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Future Materials Conference 2023 and Material Dialogues worskhop

22. 1. 2024    Conference

Article about the Future Materials Conference (MOME, Budapest) connecting specialists and enthusiasts from the field of material innovation, design as well as other fields. And about how one of the workshops focused not only on defining the role of a material designer.

Valentýna Landa Filípková
founder of Consiousdesign.cz and PhD student at FaVU BUT


The second edition of the Future Materials Conference took place on September 28, 2023 in Budapest at the Moholy-Nagy University of Art and Design (MOME).  

The participants enjoyed one day full of contributions from specialists dealing with the development of new materials and products. Each lecture block was introduced by one of the main guests (Emma van der Leest, Oron Catts). Subsequently, thematically divided threads of lectures focused on architecture and textiles or on healthcare and food took place simultaneously in two halls. 

The participants could get a glimpse into the world of material innovations in the construction industry, textile eco-trends, circular materials, or residual production as well as material innovations for the future healthcare, food industry, and agriculture. The recording of both lecture blocks of the conference is still available online (Healthcare & Food Tracks, Keynotes, Architecture & Textiles Tracks).

In the beginning, the founder of the BlueCity Lab project, Emma van der Leest, spoke about her projects. For example, she presented the research project Fungkee. It is a biodegradable protective coating made of mushrooms: its application improves the physical properties of natural-based materials (vegan cellulose leather, etc.). The product is well on its way to commercial use.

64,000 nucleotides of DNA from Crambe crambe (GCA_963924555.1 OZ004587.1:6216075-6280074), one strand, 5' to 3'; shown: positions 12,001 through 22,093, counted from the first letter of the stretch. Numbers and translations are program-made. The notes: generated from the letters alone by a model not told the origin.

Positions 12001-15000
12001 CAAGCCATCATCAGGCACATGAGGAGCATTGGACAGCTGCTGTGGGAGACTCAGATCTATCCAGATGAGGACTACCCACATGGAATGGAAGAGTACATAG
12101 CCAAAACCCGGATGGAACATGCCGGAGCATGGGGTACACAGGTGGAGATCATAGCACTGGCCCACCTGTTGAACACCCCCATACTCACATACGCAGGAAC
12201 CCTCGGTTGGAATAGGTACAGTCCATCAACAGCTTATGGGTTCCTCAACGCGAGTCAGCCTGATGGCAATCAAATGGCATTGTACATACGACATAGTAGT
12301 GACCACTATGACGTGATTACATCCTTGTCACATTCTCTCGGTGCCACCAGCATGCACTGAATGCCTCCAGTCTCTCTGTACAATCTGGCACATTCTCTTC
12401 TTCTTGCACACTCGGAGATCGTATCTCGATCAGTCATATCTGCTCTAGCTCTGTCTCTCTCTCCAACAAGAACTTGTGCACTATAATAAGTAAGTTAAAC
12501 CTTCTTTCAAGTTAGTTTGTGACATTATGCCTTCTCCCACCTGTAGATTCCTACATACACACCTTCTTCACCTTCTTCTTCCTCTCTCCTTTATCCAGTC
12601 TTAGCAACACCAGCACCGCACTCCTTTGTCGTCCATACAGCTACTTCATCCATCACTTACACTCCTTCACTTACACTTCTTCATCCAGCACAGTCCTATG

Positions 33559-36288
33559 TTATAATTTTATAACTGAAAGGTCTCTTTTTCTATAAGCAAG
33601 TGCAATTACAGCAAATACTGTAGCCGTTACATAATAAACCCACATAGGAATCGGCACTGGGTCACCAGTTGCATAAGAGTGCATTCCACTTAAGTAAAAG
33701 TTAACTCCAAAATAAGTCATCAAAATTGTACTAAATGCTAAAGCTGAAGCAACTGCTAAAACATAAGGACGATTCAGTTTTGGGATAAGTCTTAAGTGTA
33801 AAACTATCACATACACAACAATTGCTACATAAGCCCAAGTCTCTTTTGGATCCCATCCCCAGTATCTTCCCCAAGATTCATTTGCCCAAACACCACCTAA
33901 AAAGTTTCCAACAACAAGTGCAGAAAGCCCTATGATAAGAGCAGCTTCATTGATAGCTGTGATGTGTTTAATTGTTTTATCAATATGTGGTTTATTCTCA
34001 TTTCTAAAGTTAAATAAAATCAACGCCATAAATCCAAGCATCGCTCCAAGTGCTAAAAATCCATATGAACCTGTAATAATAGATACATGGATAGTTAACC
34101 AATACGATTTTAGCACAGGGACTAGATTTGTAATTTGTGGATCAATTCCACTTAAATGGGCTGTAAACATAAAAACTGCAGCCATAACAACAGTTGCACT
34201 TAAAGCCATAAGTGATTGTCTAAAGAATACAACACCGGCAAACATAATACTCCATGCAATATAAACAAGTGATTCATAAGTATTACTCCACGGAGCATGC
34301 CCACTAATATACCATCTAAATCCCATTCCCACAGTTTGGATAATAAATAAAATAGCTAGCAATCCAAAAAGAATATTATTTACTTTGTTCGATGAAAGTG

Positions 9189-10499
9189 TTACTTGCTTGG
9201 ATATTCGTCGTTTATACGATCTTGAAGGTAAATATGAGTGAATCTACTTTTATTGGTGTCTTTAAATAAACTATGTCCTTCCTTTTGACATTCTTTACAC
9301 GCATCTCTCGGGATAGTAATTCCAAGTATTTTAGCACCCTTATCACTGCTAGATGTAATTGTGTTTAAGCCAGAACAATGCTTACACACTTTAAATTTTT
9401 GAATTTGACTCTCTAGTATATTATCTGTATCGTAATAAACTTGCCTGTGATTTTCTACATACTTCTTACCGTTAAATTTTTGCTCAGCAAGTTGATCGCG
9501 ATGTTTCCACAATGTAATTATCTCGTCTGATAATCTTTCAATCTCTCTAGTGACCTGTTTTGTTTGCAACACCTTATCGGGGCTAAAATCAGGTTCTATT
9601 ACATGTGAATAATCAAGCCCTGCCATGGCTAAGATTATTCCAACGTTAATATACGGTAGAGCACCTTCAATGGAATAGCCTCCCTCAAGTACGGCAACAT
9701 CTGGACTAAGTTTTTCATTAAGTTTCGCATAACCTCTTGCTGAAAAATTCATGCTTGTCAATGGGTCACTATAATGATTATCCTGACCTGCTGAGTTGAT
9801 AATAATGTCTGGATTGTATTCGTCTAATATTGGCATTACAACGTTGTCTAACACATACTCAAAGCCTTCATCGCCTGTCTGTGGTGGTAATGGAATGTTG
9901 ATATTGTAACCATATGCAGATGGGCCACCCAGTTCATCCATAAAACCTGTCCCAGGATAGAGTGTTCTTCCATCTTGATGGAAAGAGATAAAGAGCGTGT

Lectures were complemented by discussions with speakers and breaks with voluntary activities encouraging networking. For example, each of the participants could search for a person with the same pictograms on the wristband that everyone received during registration. Participants could fill in and hand in a card with information about themselves and their focus, and then draw another participant's card and try to find or contact them.



The accompanying Future Materials Exhibition could be visited throughout the day. The exhibited materials followed on the main topics of the conference. During the exhibition, visitors could get to know more about some of the projects and materials presented at the conference as well as the projects of MOME students and graduates. Also, together with the exhibition, a significant part of the Budapest Design Material Library was made available to visitors.



On the following day, there were workshops with a limited number of places, which – like the entire conference – were free for registered participants. The participants had a choice of three workshops, two of which were more practically oriented.

The first of them was Bio-sparkle design with bio-based sequin, in which the participants tried to make a plastic-like material using natural and biodegradable ingredients under the guidance of Malu Lücking. The next workshop, with a self-explanatory name Make your own mushroom purse, was guided by Emese Takács and Gergely Kiss.

The third workshop – Material Dialogues: Navigating Complexity, a Mode to Approach the Territories of Materials Design, which I attended, was led by Prof. Valentina Rognoli and PhD student Sofia Soledad Duarte Poblete from the Polytechnic University of Milan (PoliMi). The professional focus of the participants was diverse, so product designers, engineers, lecturers, and also material designers got together.